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1937 Squire 1600 Roadster Convertible

  • Coachwork by Corsica
  • Chassis Number: 1063
In the 1930s, English engineer Adrian Squire dreamed of building the greatest sports car in the world. He was in competition with Bugatti and Alfa Romeo and the all-new Squire was similar in many ways. All three utilized twin-overhead cam, supercharged engines fitted to iron frames with a variety of light and open coachwork. The Bugatti and Alfa Romeo used a flexible stiffy-sprung chassis while Squire the opposite, a rigid and heavily reinforced unit that was softly sprung. This design and suspension gave the Squire an ultra-low center of gravity. Rather than using traditional rod and cable brakes, Squire went with dual-circuit hydraulic brakes coupled to massive 15-inch magnesium drums on all four corners. Handling and braking were light-years ahead of rival manufacturers. Squire also insisted on the use of a pre-selector gearbox, which was heavier, but provided precise gear selection every time.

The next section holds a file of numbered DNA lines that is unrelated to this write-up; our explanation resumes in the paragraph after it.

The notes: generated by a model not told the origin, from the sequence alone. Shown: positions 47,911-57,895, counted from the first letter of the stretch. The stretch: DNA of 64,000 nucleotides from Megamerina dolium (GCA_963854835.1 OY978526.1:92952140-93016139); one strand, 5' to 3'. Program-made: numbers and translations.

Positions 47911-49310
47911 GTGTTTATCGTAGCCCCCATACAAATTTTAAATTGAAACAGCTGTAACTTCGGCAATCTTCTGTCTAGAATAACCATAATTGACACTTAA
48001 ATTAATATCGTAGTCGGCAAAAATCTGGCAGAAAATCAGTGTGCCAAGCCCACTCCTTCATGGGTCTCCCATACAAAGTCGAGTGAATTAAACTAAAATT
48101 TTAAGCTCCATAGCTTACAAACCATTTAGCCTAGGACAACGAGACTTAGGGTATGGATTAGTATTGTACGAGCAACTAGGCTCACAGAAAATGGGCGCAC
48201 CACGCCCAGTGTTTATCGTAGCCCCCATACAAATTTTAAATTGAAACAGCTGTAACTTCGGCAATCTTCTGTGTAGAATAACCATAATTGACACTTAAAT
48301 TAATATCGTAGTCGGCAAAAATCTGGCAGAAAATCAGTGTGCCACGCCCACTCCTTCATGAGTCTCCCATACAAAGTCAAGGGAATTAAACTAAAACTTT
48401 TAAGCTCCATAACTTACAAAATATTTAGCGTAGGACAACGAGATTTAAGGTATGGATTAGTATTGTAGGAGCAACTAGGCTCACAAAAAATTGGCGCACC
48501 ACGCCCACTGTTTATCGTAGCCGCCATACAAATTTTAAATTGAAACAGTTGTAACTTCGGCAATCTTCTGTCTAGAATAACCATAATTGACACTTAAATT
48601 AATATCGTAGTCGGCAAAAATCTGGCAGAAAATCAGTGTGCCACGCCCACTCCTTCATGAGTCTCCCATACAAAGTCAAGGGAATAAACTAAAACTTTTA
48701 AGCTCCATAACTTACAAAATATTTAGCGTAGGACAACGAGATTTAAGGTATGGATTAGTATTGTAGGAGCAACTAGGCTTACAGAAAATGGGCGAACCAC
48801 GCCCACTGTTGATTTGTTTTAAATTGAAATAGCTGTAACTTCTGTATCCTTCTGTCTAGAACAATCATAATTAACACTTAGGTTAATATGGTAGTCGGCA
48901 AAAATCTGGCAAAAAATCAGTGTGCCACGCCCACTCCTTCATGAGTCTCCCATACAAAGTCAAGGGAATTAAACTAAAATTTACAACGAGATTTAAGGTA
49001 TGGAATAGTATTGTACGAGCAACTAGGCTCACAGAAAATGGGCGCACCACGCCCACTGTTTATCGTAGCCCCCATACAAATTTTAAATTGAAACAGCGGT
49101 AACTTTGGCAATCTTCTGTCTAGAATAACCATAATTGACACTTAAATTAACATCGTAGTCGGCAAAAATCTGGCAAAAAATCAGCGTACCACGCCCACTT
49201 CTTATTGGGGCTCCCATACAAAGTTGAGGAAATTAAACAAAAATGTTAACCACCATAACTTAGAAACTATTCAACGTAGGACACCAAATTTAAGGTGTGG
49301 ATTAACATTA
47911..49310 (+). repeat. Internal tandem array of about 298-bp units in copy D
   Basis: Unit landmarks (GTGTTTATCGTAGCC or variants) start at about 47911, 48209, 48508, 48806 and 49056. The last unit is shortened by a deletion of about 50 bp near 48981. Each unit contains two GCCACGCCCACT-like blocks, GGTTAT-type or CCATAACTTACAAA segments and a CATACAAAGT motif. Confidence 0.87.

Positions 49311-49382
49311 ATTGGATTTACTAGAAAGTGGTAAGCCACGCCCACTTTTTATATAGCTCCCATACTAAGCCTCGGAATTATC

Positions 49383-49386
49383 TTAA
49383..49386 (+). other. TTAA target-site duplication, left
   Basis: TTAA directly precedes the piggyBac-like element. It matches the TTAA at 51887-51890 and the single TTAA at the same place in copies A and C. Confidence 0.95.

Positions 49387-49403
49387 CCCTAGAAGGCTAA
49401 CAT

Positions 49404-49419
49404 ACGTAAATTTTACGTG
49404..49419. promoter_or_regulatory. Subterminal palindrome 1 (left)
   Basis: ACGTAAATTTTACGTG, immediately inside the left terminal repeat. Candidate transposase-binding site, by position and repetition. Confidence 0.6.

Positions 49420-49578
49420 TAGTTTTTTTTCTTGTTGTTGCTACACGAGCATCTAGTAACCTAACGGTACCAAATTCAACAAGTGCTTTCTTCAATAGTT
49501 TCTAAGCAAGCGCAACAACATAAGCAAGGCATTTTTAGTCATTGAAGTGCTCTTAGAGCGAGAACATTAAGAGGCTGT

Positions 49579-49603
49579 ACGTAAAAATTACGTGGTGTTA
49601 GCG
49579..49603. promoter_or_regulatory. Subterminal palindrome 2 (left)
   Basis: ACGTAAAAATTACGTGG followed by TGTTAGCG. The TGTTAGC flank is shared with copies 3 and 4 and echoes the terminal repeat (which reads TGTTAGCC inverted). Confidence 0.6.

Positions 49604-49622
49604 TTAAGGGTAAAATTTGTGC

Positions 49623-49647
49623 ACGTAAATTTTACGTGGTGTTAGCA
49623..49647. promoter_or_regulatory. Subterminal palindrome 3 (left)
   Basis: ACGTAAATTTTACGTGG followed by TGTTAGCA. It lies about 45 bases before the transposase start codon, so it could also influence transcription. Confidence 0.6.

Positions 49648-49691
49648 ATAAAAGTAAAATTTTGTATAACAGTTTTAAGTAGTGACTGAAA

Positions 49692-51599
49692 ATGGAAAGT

Just 10 Squires were completed from 1934 to 1938. Today, nine of those still survive. In the end, Adrian Squire's dream came at far too dear a price than could be supported by the troubled economics of the 1930s.

This example is the eighth built and the sole example executed with coachwork by Corisca of Grimaldi Street in London.
A true sportscar is to be that alluring blend of luxury and performance. And for a brief period during the 1930s, a small manufacturer by the name of Squire Car Manufacturing Company was considered one of the very few to produce some truly amazing automobiles that combined spine-tingling performance with elegant design.

Adrian Squire would work with some of the best sportscar manufacturers even before he turned 21. As an employee of both Bentley and MG, Squire would learn firsthand about the elements that go into creating a truly memorable car. But working for factories building such cars wasn't good enough for Squire. And for one reason: they didn't design and build his idea of a great sportscar.

Squire already had an idea of what the ultimate sportscar would look like. Even as a schoolboy, at the young age of 16, Squire would sketch designs. He eventually would create a whole catalogue of what he believed to be the 'world's greatest sports car'.